Tuesday, February 14, 2006

Gateway Books

I have a confession to make: I am a fan of Robert Jordan’s The Wheel of Time series. I have read all of the books multiple times, I post regularly at wotmania.com, I religiously follow Jordan’s blog, and I anxiously await the final volume in the series. However, my ‘addiction’ to that series has served as a gateway to other speculative fiction works. I began visiting the message boards at wotmania, which eventually lead me to it’s OF section. Now, WOT was not the first fantasy I’d ever read – before the internet proved to be a catalyst to my ‘addiction’ I had read The Lord of the Rings, the Ultimate Hitchhiker’s Guide, what was available in Steven King’s Dark Tower series, way too many Star Wars novels, a few Weiss-Hickman books as a young tyke, and a few others. However, WOT truly awoke an addiction in me that has lead me discover just how wide a genre speculative fiction is and some its literary merits.

These gateway books, as I refer to them, come in many flavors. Perhaps it was the Chronicles of Narnia for you, or The Wheel of Time, The Lord of the Rings, The Hobbit, Harry Potter, Star Wars, Star Trek, Dungeons and Dragons, Weiss-Hickman books, Eddings, Goodkind, Moorcock…the list could go on. People’s views towards these beginnings change often change with time. Some regard their original gateway books with nostalgia; others despise the very works that brought them to the speculative fiction realm. Some shun the genre altogether or gradually loose interest. The latter is a real shame since speculative fiction has so much to offer beyond cliché and tacky cover art. Serious works of real literature are not uncommon, if less common and obscure. And the former is an equal shame, as those books have merit all their own and at the very least served a mean to an end.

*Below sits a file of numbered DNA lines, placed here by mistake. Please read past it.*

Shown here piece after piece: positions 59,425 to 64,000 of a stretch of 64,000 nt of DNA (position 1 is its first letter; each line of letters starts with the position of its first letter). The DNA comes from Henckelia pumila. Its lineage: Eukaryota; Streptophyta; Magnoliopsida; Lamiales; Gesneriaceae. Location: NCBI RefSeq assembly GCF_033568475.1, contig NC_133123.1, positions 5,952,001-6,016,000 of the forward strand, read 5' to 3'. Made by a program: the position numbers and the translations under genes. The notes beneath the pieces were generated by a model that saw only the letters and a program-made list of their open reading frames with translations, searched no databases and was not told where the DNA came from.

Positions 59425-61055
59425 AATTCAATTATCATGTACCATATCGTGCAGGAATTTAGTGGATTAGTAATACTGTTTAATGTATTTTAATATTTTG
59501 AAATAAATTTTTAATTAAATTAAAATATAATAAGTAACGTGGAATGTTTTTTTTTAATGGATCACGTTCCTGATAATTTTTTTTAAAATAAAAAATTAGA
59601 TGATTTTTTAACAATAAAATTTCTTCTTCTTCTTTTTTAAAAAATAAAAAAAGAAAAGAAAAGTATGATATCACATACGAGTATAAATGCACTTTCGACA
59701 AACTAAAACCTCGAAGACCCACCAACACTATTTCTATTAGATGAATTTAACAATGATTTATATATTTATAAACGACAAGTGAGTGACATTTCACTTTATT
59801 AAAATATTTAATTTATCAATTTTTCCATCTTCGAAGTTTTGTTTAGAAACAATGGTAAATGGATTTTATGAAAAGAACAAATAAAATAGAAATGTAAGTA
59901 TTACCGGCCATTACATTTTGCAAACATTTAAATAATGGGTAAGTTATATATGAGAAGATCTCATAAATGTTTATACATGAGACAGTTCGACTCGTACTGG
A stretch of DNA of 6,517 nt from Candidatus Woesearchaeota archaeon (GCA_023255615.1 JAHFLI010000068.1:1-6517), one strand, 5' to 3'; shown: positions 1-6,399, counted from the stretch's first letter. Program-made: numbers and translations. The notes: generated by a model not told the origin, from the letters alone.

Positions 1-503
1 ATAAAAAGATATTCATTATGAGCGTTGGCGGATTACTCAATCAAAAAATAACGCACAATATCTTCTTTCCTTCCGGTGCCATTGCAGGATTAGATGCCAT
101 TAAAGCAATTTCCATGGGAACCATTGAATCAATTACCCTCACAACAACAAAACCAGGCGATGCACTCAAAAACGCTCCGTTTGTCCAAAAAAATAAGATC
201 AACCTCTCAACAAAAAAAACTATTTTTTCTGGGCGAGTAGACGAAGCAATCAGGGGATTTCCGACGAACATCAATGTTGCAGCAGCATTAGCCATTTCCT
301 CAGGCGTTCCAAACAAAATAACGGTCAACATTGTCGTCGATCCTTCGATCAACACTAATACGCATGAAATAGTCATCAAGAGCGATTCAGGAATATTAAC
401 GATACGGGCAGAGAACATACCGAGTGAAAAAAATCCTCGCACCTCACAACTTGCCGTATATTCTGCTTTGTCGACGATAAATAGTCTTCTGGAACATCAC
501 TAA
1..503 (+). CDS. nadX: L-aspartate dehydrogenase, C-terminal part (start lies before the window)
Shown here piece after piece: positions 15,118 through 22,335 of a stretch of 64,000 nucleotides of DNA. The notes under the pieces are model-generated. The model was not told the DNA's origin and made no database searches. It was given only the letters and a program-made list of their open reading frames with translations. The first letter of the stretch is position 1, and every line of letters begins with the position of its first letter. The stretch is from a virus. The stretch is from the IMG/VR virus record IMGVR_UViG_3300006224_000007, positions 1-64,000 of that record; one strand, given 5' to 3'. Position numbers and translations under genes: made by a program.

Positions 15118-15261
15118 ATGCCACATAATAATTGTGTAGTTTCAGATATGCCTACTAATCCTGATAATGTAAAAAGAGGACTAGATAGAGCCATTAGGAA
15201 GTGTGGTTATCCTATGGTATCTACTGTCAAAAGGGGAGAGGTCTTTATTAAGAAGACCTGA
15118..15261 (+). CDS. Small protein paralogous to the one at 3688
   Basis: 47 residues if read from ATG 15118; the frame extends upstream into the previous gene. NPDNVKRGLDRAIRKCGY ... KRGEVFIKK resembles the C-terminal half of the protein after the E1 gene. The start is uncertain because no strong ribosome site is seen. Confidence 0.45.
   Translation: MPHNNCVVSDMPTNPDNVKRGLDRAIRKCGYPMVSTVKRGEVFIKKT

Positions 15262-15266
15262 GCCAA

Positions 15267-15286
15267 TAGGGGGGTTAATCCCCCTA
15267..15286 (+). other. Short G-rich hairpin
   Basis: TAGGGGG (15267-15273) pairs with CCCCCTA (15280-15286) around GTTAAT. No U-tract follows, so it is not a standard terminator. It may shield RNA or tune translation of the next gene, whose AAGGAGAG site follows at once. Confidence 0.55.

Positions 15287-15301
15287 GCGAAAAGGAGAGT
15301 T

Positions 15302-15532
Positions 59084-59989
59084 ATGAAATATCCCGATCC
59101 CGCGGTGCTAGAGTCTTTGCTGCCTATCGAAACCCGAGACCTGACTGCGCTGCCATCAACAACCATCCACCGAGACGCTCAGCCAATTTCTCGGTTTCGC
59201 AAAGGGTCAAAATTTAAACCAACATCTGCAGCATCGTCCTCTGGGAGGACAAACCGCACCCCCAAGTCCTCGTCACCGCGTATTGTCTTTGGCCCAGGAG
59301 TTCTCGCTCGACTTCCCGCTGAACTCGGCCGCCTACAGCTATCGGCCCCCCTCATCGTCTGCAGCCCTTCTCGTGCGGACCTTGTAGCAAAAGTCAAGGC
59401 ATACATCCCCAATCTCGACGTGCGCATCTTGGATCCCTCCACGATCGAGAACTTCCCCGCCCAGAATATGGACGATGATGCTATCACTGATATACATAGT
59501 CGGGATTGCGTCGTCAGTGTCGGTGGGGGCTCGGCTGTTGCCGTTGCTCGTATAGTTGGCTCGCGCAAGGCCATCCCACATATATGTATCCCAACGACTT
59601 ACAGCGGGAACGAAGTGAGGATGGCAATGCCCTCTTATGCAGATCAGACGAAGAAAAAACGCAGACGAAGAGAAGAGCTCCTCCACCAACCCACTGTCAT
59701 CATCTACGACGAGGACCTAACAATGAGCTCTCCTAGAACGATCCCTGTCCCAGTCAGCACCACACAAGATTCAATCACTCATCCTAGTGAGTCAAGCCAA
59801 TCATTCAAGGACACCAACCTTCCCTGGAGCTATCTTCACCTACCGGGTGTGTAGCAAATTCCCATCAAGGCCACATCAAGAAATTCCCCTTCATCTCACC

So, while I’m still anxiously awaiting Book 12 in The Wheel of Time, I’m also eagerly exploring the world of speculative fiction. Terry Pratchett’s humor and satire, Neil Gaiman’s satire and gritty truth, China Miéville, Charles de Lint, Steven Erikson, Gene Wolfe, Kim Stanley Robinson and others have all shown me that speculative fiction and literature do overlap, yet still entertain. What’s next? Well, more of the list above and new (to me) authors like Jeff Vandermeer, Umberto Uco, Gabriel García Márquez, etc; and Robert Jordan of course.

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